Which apps for startups and small businesses do you use? Did your favorite make the list? Tell us in the comments below!

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                    Joel Goldstein

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                    Published on July 27, 2021

                    15 Smart Video Conferencing Etiquette Tips to Follow

                    15 Smart Video Conferencing Etiquette Tips to Follow
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                    During the pandemic, video conferencing replaced in-person meetings and has now become the standard option for business meetings. Over the past 17 months, most workers have gotten past the video conferencing learning curve with Zoom or Microsoft Teams (or their platform of choice).

                    But just as with in-person meetings, attention can wax and wane. Some say we’re just not used to staring at ourselves so much on the screen. Instead of fixating on that, try employing smart video conferencing etiquette, or you may risk indiscretions that will flag you as a slacker.

                    Put the Pro in Professional

                    After more than a year of fine-tuning, here are the new rules of video conferencing etiquette.

                    1. Mute Your Mobile and Other Devices

                    The first video conference etiquette you need to know is muting your other devices. Just as in the pre-COVID days, someone’s obnoxious ring tone blaring Taylor Swift’s newest single in the middle of a meeting is also an annoyance if it happens during a Zoom meeting and so is the inevitable fumbling to turn off the sound. Even the apologies to the group get tiresome.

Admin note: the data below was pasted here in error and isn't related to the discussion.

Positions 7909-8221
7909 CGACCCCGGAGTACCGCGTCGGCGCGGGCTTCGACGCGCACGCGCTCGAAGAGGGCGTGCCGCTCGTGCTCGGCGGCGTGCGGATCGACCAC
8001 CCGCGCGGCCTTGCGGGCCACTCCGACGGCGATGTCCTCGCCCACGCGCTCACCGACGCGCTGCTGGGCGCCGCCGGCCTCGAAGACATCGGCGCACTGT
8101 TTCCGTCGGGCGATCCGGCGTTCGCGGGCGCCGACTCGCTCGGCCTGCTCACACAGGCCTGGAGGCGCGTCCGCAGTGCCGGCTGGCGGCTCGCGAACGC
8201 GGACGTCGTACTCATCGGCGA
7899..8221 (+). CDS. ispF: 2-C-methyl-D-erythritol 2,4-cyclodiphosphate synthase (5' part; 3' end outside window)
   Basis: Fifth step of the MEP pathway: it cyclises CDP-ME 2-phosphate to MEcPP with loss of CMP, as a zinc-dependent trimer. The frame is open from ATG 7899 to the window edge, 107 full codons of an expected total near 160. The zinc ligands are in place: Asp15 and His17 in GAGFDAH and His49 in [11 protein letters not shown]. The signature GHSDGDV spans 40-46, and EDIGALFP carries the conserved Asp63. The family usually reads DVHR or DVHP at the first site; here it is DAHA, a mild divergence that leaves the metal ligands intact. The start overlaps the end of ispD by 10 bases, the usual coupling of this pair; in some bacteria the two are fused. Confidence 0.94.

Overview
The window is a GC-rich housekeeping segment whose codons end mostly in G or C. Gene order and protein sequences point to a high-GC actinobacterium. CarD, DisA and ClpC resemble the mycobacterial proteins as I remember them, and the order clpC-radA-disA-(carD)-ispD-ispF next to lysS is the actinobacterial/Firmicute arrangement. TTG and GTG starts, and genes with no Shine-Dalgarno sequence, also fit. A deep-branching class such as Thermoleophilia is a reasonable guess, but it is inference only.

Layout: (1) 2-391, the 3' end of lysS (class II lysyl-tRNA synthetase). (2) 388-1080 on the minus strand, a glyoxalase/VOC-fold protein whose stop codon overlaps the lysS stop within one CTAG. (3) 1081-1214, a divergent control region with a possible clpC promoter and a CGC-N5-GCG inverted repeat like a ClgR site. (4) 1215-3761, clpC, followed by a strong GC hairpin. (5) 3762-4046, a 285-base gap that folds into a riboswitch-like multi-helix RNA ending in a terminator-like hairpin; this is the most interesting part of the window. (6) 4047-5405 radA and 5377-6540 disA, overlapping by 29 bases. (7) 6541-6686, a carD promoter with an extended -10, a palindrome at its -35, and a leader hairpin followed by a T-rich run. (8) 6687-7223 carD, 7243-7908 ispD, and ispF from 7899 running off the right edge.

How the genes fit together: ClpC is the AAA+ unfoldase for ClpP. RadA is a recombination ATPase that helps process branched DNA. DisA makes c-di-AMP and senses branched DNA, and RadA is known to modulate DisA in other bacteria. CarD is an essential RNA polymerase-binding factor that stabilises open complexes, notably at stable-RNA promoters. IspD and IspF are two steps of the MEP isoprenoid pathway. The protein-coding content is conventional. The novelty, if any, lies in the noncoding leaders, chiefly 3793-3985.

Also, when notifications are activated on the computer that you’re using for the meeting, the incoming message takes over the audio and you’ll miss out on snippets of the conversation. Be sure to eliminate this possible faux pas.

                    2. Dress the Part

                    While working from home, you may have fallen into the habit of slipping on your comfiest T-shirt each day. Hey, no judgments! But before you log on to your video conference, try to make an effort with your appearance.

                    Depending on your company culture and the importance of your meeting, consider dressing the part of the professional whom you wish to project. It will help you feel more self-assured, and others will likely take you more seriously.

                    For women, wear light make-up, put on earrings, and make sure your blouse is crisply pressed. For men, show up freshly shaved. Wearing a crisp collared shirt in a solid color will usually suffice.

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                    Pro Tip: Stay away from wearing white or black, unless those colors look great on you. Consider wearing light blue or brown instead.

                    3. Stage Your Workspace

                    Have you noticed the backdrops of experts interviewed on news shows? Bookshelves and photographs are carefully curated, and no busy-patterned furniture or artwork is in sight.